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“Bone” fide Tips for Drafting Your Skeleton Argument

“Bone” fide Tips for Drafting Your Skeleton Argument

Posted by justis1 | 11 June 2014

Lord Donaldson stated in his 1982 Practice Note that in some cases it “may be desirable to ask for … a skeleton of the argument for both parties”. He could not possibly have been aware that 30 years later skeleton arguments would be required on all civil appeals.

In the intervening years written advocacy has flourished. QCs Geraldine Andrews and Michel Kallipetis collated advice from papers written by Lord Justice Mummery, Mr Justice Hunt and Edmund Lawson QC to present a practitioners’ guide to skeleton arguments for the British Institute of International and Comparative Law (BIICL). 10 years on we have picked their most valuable snippets of advice and shared them below.

Size does matter

Outline case

An outline of your case is all you need

The purpose of your skeleton is not to provide a lengthy commentary but to outline your case and argument. Sir James Hunt shared the anonymous judicial reaction to receiving a 35-page document: “This is not a skeleton, it’s a fat stiff”. The trend for long skeleton arguments has not been embraced by everyone, as discussed in another of our recent blog posts.

Presentation matters too

The judge is “the consumer” for whom the skeleton should be presented in an easily digestible manner. Advice stretches from ensuring you use a ring binder and dividers with an index, to printing on one side only with wide margins (for notes) and big spacing. A key piece of guidance is to use names “instead of respondent/appellant or claimant/defendant, which change with appeals and can be extremely confusing in multi-party litigation.”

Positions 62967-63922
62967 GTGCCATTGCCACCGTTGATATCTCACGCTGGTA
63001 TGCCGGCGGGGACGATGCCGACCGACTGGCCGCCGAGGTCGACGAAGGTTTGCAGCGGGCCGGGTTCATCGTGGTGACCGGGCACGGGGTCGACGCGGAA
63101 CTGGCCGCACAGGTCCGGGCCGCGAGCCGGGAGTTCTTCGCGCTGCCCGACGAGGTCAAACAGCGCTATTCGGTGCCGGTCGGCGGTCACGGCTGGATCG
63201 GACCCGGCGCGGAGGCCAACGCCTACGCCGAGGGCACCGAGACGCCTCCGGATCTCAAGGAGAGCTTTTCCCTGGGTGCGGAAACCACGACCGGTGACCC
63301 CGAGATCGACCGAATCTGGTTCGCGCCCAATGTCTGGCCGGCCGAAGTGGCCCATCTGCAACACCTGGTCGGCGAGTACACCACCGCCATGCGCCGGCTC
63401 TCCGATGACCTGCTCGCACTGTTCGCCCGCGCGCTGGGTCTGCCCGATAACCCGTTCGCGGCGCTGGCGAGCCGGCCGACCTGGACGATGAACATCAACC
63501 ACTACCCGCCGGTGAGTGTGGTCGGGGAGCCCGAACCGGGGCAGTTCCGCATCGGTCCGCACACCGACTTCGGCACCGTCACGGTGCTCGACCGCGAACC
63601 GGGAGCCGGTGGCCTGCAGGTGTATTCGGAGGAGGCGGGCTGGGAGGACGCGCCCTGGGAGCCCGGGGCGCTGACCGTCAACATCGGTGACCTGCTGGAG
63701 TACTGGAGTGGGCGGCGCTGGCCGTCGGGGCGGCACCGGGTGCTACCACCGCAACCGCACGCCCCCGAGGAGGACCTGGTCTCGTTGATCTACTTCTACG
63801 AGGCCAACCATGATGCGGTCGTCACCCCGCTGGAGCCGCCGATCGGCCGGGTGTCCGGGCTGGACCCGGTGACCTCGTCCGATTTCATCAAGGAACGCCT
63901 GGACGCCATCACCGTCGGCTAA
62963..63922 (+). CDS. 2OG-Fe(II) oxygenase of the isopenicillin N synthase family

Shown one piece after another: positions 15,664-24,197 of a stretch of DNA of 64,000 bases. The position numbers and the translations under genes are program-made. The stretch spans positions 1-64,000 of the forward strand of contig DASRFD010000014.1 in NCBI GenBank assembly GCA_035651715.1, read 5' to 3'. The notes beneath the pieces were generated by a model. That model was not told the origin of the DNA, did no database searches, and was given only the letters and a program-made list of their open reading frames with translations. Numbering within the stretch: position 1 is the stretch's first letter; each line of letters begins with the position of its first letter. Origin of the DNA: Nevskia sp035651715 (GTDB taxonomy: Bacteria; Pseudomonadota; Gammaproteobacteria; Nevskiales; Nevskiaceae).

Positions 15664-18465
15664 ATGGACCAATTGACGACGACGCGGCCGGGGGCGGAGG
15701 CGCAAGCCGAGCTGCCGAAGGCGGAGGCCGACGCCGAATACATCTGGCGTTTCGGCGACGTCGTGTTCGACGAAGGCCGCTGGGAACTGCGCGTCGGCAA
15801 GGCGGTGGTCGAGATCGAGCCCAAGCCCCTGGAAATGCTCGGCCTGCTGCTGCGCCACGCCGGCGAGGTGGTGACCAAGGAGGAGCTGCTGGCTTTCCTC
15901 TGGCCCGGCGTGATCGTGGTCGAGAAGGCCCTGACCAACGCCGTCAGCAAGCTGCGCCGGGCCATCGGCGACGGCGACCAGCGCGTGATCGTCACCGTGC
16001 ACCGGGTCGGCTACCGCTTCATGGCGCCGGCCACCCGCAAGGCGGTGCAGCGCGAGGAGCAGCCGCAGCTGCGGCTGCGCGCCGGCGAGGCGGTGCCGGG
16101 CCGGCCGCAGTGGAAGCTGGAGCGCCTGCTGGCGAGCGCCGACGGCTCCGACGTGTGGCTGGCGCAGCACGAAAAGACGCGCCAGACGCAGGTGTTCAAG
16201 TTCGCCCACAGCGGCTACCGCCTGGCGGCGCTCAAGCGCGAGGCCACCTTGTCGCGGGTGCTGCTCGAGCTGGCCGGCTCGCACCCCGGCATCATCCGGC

The six steps to structure when drafting your document

  1. An Introduction should be “a statement of purpose” which is “brief and to the point”.
  2. The Issues should be identified and labelled.
  3. On the Facts, your skeleton should “keep to the absolute essentials” and should not “get bogged down with detail”.
  4. When citing The Law you must choose “the strongest cases at the highest level. Identify essential passages. Do not bother with citing trite law”.
  5. In Your Submissions you should “apply the law to the facts point by point. Select the essential points. Discard or relegate the weak points”. Most importantly, “make your strongest point first and build on that”.
  6. Lastly, your conclusion should “say what order you want, so that the judge never has to ask “What are you asking for?”

Aim for relevance and simplicity

“Aim for simplicity in everything – concept, language, style, presentation”. Sentences, paragraphs and submissions should all be short. Andrews and Kallipetis clarified that you should not “aim for succinctness at the expense of persuasiveness”; rather, you ought to “ensure that every sentence counts”.

As you streamline your wording you ought also to condense your authorities by “select[ing] relevant and best cases. Always ask yourself whether you need to cite a particular authority, and why”.

Most importantly, your case must make sense “in terms of fairness, justice, practicality, principle, policy. It must be clear, coherent and logical”. Possibly the most important statement from the BIICL paper was this: “Your opponent’s case should make less sense than yours”.

Don’t underestimate the power of your skeleton

The judge will read and consider your skeleton before he has heard a word of your oral argument. It may well form the basis of his opinion. The BIICL paper submitted that “a carefully drafted written submission can, when skilfully used at the oral hearing, enhance the impact of argument … the use of a skeleton argument allows the advocate two shots at persuading the court of his case”. Ideally your submission “should provide the court with a reasoned justification for finding in your favour”. An extremely persuasive skeleton can easily be incorporated into a reasoned judgment.

A well prepared and planned skeleton can persuade a judge and influence a case, as much as, if not more than, your oral argument.

As Lord Bowen said to his pupil HH Asquith, “cases are won at chambers”.

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